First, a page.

On the 12th, lord BARRINGTON presented a petition from the printer of the daily paper, expressing his sorrow, promising all possible care not to offend for the future, and praying to be discharged.

This petition being read, a motion was made, that the serjeant at arms do carry the petitioner to some court of law, to give security for his appearance to the prosecution to be carried on against him by the attorney general; which done, that he be discharged, paying his fees.

Sir William YONGE spoke to this effect:--Sir, I know not for what reason this enormous offender is entitled to so much regard, or by what interest he has engaged so many, who, I doubt not, abhor his crimes, to pity his sufferings.

Had he been young and unexperienced, and seduced into the commission of this offence by artifice or persuasion, his act might have been reasonably considered rather as an errour than a crime, and it might have been proper to treat with lenity a delinquent neither obstinate nor malicious.

But how, sir, can this plea be urged in favour of a man, whose daily employment it has been, for these two years past, to misrepresent the public measures, to disperse scandal, and excite rebellion, who has industriously propagated every murmur of discontent, and preserved every whisper of malevolence from perishing in the birth.

The proper judge, sir, of this affair, is his majesty's attorney general, who is not now in the house. I am, therefore, for detaining him in custody, and for referring the consideration of farther proceedings against him to that gentleman, whose proper province it is to prosecute for the crown.

Mr. WALLER spoke next, to the following purpose:--Sir, it is undoubtedly the duty of every man to oppose the introduction of new laws, and methods of oppression and severity, which our constitution does not admit; and what else is the mention of a prisoner's character as an aggravation of his present offence?

It is well known, and has been already asserted, upon this occasion, that in the lower courts of justice, though the prisoner may plead his character, in his own defence, his prosecutor is not at liberty to produce it to his disadvantage. Even those who are cited to the bar for murder or for treason, are tried only by the evidence of that crime for which they are indicted.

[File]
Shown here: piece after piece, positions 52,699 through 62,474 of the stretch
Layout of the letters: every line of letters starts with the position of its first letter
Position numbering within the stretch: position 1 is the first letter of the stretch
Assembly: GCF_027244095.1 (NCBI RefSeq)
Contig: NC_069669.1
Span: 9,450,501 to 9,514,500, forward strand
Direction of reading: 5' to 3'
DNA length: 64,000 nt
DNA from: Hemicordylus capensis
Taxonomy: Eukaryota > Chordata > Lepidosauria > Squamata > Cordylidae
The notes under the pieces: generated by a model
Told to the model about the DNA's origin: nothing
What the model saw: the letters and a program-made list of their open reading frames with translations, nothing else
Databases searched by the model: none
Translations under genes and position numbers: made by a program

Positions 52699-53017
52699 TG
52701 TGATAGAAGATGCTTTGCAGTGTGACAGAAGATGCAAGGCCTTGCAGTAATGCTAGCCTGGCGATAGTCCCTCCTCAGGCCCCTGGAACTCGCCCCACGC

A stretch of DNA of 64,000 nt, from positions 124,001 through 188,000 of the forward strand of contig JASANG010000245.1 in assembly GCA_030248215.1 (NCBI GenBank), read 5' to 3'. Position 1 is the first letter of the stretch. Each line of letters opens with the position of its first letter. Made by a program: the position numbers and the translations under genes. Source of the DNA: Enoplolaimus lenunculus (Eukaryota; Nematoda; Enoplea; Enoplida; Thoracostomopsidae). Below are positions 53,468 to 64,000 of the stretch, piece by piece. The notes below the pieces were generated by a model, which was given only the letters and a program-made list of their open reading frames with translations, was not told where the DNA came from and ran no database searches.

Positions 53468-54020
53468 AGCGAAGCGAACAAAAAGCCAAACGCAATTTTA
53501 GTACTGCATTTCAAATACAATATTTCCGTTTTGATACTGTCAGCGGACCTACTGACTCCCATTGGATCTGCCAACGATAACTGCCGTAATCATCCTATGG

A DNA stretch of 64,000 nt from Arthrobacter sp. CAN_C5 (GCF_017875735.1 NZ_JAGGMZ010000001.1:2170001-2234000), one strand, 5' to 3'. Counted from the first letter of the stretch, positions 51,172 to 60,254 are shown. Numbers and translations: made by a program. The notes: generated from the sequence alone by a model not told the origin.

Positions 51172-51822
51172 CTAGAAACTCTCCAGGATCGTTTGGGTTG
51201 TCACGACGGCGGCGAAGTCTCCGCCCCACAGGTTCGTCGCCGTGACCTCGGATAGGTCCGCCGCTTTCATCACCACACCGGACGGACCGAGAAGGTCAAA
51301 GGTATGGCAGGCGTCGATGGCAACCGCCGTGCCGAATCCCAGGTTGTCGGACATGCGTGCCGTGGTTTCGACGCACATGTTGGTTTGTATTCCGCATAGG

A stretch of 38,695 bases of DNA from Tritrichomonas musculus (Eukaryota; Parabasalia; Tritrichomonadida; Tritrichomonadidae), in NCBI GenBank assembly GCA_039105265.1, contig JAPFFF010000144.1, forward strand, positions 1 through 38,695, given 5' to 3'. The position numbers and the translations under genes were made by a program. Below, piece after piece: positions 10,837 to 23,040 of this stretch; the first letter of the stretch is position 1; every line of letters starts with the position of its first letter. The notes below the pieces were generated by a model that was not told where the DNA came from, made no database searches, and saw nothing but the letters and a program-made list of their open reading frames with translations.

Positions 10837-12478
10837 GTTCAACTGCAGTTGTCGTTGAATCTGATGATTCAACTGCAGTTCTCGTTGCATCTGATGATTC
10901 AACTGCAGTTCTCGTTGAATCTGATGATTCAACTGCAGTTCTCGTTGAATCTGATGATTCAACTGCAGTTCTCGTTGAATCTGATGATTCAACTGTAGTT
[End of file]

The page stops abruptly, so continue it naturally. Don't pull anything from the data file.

That this house is not bound to strict forms, and is not accountable for the exercise of its power, is easily granted; but authority cannot change the nature of things, and what is unjust in a lower court, would be in us not less unjust, though it may not be punishable.

* * * * *

It was replied that this question had been before sufficiently discussed.

The attorney general not being present, the debate was adjourned to the next sitting.

On the next day of the session, the lord BARRINGTON proposed, that the adjourned debate might be resumed, and several members interceded for the petitioner, that he might be released; to which it was objected, that it was not proper to release him, unless an information was lodged against him, without which he could not be held to bail; and the question being put, whether he should be released, was determined in the negative.

At the sixth sitting, the author of the libel, who was committed to the common prison of Middlesex, petitioned the house to permit him to implore pardon on his knees, and promising, by the strongest and most solemn assurances, not to offend again, was ordered to be discharged the next day, paying his fees.

On the forty-seventh sitting, the printer of the daily paper again petitioned the house, representing, that he most heartily bewailed his offence, that he was miserably reduced by his confinement, having borrowed money of all his friends to support himself, his wife, and children, and praying the mercy of the house. He was then ordered to be discharged, paying his fees, and giving security for his appearance to answer the prosecution.

On the eighty-fifth day, Mr. George Heathcote offered another petition for the said printer, and represented, that the fees amounting to one hundred and twenty-one pounds, he was not able to pay them, that, therefore, he hoped the house would consider his case; but the petition was not allowed to be brought up. On which he remained in custody fourteen days longer, till the end of the session, and, the authority of the senate ceasing, had his liberty without paying any fees.

[The end]
Samuel Johnson's Writing: Debate On A Seditious Paper